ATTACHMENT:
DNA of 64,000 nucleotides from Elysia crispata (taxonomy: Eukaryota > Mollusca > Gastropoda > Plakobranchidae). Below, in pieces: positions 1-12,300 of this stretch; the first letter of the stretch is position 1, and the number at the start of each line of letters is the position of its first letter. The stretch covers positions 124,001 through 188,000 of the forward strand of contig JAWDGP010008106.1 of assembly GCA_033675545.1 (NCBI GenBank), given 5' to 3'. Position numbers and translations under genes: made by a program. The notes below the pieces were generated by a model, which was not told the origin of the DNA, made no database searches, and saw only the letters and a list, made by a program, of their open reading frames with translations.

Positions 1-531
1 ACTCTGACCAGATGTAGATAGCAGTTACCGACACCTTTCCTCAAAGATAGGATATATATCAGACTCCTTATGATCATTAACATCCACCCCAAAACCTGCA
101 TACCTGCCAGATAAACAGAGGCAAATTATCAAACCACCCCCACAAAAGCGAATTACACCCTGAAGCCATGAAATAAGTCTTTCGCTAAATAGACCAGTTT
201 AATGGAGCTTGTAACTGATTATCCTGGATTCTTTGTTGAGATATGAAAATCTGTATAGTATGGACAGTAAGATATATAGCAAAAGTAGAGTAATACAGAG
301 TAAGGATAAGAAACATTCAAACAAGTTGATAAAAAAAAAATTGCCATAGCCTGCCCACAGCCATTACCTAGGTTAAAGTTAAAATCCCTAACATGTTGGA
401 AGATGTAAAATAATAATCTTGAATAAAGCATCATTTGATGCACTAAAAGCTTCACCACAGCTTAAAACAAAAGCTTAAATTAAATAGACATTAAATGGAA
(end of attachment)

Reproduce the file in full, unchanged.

DNA of 64,000 nucleotides from Elysia crispata (taxonomy: Eukaryota > Mollusca > Gastropoda > Plakobranchidae). Below, in pieces: positions 1-12,300 of this stretch; the first letter of the stretch is position 1, and the number at the start of each line of letters is the position of its first letter. The stretch covers positions 124,001 through 188,000 of the forward strand of contig JAWDGP010008106.1 of assembly GCA_033675545.1 (NCBI GenBank), given 5' to 3'. Position numbers and translations under genes: made by a program. The notes below the pieces were generated by a model, which was not told the origin of the DNA, made no database searches, and saw only the letters and a list, made by a program, of their open reading frames with translations.

Positions 1-531
1 ACTCTGACCAGATGTAGATAGCAGTTACCGACACCTTTCCTCAAAGATAGGATATATATCAGACTCCTTATGATCATTAACATCCACCCCAAAACCTGCA
101 TACCTGCCAGATAAACAGAGGCAAATTATCAAACCACCCCCACAAAAGCGAATTACACCCTGAAGCCATGAAATAAGTCTTTCGCTAAATAGACCAGTTT
201 AATGGAGCTTGTAACTGATTATCCTGGATTCTTTGTTGAGATATGAAAATCTGTATAGTATGGACAGTAAGATATATAGCAAAAGTAGAGTAATACAGAG
301 TAAGGATAAGAAACATTCAAACAAGTTGATAAAAAAAAAATTGCCATAGCCTGCCCACAGCCATTACCTAGGTTAAAGTTAAAATCCCTAACATGTTGGA
401 AGATGTAAAATAATAATCTTGAATAAAGCATCATTTGATGCACTAAAAGCTTCACCACAGCTTAAAACAAAAGCTTAAATTAAATAGACATTAAATGGAA